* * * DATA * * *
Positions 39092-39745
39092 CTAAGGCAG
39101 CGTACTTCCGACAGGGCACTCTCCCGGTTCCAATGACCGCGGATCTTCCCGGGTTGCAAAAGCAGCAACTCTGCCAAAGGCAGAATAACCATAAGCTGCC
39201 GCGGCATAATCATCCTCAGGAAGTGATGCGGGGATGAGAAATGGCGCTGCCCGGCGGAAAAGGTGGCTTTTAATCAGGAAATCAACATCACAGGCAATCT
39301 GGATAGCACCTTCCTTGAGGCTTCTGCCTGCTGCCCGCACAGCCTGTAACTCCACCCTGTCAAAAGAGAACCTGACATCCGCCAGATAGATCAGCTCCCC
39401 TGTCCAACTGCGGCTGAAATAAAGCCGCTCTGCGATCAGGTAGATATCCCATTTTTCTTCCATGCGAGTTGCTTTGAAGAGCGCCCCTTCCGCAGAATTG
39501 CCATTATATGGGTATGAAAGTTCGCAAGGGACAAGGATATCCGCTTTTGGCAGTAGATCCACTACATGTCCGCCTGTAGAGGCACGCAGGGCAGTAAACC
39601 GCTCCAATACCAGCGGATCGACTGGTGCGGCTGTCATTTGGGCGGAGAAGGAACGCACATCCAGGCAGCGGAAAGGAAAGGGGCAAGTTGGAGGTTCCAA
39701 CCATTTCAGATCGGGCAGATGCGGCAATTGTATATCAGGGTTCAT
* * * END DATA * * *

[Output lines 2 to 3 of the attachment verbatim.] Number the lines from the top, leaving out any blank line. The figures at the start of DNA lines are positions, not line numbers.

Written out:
39092 CTAAGGCAG
39101 CGTACTTCCGACAGGGCACTCTCCCGGTTCCAATGACCGCGGATCTTCCCGGGTTGCAAAAGCAGCAACTCTGCCAAAGGCAGAATAACCATAAGCTGCC